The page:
rillig <at> zedat.fu-berlin.de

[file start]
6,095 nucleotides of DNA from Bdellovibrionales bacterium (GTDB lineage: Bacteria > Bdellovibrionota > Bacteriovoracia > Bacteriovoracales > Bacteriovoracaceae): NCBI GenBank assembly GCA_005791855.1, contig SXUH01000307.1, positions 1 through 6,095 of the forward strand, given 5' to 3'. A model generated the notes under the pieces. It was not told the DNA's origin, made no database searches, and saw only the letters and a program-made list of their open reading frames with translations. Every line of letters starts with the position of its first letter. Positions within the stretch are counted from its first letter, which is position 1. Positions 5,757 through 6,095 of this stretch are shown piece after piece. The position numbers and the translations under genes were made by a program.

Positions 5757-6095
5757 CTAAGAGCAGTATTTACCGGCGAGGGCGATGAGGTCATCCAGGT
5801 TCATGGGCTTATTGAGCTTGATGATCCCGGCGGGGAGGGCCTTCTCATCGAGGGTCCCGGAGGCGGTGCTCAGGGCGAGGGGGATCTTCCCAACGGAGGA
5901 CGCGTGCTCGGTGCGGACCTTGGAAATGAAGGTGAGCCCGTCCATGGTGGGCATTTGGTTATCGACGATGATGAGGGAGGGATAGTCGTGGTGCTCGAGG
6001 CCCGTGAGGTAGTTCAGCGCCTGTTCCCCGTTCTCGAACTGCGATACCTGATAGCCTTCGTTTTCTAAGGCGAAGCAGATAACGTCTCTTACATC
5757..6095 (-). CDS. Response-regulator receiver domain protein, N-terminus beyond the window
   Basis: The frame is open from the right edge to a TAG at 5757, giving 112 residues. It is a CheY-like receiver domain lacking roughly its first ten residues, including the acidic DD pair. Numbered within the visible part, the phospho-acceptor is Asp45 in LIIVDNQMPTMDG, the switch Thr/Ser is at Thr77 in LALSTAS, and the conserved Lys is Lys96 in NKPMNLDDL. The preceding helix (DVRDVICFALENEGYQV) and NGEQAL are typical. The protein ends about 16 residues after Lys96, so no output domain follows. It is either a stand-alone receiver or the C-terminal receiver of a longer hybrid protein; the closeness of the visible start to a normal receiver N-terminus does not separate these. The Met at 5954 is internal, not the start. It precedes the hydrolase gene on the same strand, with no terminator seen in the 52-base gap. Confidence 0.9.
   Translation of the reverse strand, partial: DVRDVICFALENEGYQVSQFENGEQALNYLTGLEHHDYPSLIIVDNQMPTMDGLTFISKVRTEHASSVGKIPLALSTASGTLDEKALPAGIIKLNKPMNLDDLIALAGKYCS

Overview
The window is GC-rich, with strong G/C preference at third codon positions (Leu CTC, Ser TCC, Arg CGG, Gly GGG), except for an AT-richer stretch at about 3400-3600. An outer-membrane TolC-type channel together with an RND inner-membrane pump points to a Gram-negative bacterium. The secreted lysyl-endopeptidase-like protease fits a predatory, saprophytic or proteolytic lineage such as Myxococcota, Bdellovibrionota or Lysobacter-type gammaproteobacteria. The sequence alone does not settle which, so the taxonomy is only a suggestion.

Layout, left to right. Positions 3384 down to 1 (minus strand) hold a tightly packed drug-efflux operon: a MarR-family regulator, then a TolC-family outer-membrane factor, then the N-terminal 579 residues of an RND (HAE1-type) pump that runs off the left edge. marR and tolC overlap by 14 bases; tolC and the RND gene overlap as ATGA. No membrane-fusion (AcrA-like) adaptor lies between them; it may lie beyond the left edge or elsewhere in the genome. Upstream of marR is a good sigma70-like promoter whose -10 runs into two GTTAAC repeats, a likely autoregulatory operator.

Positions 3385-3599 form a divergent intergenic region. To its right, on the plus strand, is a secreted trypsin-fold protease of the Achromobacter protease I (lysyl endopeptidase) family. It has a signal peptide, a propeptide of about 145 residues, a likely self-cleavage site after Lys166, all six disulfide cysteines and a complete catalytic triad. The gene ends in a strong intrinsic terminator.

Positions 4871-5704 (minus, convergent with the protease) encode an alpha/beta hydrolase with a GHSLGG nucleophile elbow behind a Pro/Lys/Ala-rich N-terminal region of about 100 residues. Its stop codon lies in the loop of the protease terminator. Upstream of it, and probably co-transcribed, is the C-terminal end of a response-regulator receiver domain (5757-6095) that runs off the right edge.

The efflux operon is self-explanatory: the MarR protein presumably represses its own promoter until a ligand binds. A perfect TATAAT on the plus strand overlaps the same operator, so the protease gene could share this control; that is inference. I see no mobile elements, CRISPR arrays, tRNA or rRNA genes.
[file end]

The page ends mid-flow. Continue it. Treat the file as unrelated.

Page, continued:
Studies in temperate systems provide evidence that the abundance of arbuscular mycorrhizal fungal (AMF) depends on soil nutrient availability, which is mainly explained in the context of resource stoichiometry and differential plant biomass allocation. We applied this concept to an understudied ecosystem – tropical montane forest – analyzing root and AMF abundance along an elevational gradient with decreasing nutrient availability, combined with responses to nitrogen (N) versus phosphorus (P) additions. At three sites from 1000 to 3000 m above sea-level we analyzed fine root length, AMF root colonization as well as extraradical AMF biomass (neutral lipid fatty acid 16:1?5, hyphal length and spore counts) in a nutrient manipulation experiment. We found a significant increase in root length as well as intra- and extraradical AMF abundance with elevation. Overall, P additions significantly increased, whereas N additions decreased AMF abundance, with differential though nonsystematic changes along the elevational gradient. Strongest effects were clearly observed at the intermediate site. These findings suggest a general dependency of roots and AMF on nutrient availability, though responses to N and P additions differed from previous studies in temperate systems. In the context of future nutrient depositions, results suggest diverging responses of AMF abundance depending on site characteristics.